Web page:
Importantly, research has found that cover cropping may have no negative impact on corn yields and can sometimes have a positive yield effect. When over-wintered cover crops are “terminated” with a roller crimper in the spring, the mulch mat, which is formed suppresses weeds during the growing season for cash crops. In addition to increased profits to the farmer, the energy savings related to less diesel fuel used, less fertilizers and pesticides applied, result in less greenhouse gas emissions from the farm. The benefits of cover cropping reach beyond the farmer to the community and the climate.

 

 

 

The Betz family started High Ledge Farm in 1999. Paul and Kate Betz grow certified organic vegetables on a small parcel of 2.5 acres and manage a 4100 sq. ft. of greenhouses for plant and tomato production. They have a CSA program and sell their produce at the Montpelier Farmers’ Market.

High Ledge Farm

Impact of Rain

The climate change effects, which worry the Betz family, are heavy rain events. These have resulted in soil fines rising to the soil surface and sealing it so that in seedlings have difficulty emerging. The Betz’ have experimented with the timing of their plantings and tried multiple plantings to increase the opportunities for seeds to germinate in these potentially adverse conditions.

This past year the Betz family planted their carrots twice because of the risk of soils sealing and preventing sufficient germination. Planting twice meant two opportunities for seeds to germinate.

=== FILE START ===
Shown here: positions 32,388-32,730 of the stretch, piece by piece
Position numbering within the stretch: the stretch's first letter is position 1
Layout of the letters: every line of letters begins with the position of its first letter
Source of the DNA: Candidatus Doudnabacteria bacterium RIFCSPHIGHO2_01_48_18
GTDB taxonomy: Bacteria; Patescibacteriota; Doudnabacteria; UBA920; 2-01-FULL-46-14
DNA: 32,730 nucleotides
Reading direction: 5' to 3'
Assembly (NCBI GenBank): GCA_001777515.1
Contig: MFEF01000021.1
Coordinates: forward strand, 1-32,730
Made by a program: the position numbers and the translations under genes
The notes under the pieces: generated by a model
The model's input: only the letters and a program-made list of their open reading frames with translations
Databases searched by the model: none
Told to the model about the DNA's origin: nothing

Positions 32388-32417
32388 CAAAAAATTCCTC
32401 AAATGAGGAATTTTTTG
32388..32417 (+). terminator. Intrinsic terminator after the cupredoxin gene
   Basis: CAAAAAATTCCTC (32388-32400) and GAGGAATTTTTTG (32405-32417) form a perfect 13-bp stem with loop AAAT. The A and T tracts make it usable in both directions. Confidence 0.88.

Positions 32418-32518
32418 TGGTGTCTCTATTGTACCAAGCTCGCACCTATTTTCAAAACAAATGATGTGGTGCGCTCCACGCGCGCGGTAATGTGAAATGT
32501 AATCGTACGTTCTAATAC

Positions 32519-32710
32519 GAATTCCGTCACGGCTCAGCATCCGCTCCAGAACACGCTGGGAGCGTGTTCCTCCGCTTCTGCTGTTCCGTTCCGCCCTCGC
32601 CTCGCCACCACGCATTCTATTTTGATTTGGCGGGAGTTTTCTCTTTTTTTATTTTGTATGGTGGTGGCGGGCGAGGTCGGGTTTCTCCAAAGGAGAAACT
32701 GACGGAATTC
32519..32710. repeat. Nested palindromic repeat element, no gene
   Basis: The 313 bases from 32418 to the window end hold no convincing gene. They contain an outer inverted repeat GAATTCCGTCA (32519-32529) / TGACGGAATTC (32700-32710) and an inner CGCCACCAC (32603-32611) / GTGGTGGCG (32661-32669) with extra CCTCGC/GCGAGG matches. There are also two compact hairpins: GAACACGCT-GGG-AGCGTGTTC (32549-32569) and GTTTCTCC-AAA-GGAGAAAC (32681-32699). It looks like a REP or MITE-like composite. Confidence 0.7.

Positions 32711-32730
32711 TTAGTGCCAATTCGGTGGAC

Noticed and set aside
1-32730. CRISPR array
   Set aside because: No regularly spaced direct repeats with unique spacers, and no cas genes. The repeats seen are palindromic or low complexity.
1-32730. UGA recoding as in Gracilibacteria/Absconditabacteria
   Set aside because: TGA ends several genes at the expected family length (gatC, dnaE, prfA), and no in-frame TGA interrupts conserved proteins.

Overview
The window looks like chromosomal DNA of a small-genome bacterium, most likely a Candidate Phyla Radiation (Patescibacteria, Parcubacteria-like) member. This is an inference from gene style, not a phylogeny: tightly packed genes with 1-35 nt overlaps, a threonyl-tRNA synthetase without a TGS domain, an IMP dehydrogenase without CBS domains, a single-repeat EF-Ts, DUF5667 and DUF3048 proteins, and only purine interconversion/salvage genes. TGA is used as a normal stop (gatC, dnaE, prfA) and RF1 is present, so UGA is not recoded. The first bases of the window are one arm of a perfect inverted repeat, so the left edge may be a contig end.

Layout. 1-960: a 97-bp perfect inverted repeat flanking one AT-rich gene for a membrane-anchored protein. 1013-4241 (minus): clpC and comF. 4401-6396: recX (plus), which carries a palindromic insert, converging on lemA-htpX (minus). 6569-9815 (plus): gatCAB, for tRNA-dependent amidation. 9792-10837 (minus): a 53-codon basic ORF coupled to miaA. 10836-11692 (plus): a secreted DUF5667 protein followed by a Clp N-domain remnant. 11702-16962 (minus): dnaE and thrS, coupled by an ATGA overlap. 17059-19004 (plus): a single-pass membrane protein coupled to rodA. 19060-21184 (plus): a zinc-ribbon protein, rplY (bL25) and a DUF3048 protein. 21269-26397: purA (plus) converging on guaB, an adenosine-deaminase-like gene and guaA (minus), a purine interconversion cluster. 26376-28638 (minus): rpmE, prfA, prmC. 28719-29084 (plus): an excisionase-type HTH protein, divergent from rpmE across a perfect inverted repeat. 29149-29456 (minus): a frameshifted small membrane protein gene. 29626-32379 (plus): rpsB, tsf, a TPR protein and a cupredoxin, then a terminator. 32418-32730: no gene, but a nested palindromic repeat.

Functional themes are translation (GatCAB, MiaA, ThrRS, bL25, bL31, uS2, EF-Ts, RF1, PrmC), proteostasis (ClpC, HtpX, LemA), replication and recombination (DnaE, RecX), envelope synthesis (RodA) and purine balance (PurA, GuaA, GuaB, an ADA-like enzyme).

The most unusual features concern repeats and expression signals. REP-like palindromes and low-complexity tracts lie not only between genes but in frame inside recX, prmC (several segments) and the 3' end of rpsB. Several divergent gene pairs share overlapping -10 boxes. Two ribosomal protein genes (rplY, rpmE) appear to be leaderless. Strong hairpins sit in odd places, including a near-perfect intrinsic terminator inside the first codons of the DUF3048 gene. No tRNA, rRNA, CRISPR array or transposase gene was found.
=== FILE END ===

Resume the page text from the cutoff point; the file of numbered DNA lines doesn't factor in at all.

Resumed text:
The problem is that any time bare soils are exposed directly to rain with minimal cover to protect them from the impact of raindrops, erosion can occur and soil structure can deteriorate with the possibility of fines rising with the excess water. By minimizing the time that bare soils are exposed directly to rain and keeping soil covered with a crop as much as possible will in turn reduce the possibility of fines and soil surface sealing.  The UVM Extension’s Center for Sustainable Agriculture has fact sheet about controlling drainage and increasing the water holding capacity of soils. Rather than take a gamble with weather forecasts to anticpate the possilbity of soil crusting, improving soil composition with organic matter and using winter cover crops to lessen impact of rain will help soils retains more water.

Protecting soils from rain

Improving soil composition with organic matter and using winter cover crops to lessen the impact of rain will help soils retains more water. The Natural Resource Council provide a useful guide on the factors affecting soil crusting and measures which can be taken to improve soil quality

UVM Extension agronomist Dan Hudson explains that healthy soils not only hold water but can also help stabilize the movement of water and soil particles. Cover crops are a critical part of the soil system as they help support microbial activity which further enhances soil structure and organic matter in the soils. The key to healthy soils are:

  • organic matter in soils
  • debris and plant cover on soil surface
  • living roots in soils

Cover crops are a critical part of the soil system as they help support microbial activity which further strengthens soil structure and enhances organic matter in soils.


 

Too much tillage can damage living roots and the soil structure and living roots hence reducing the microbial activity, which makes nutrients available to plants.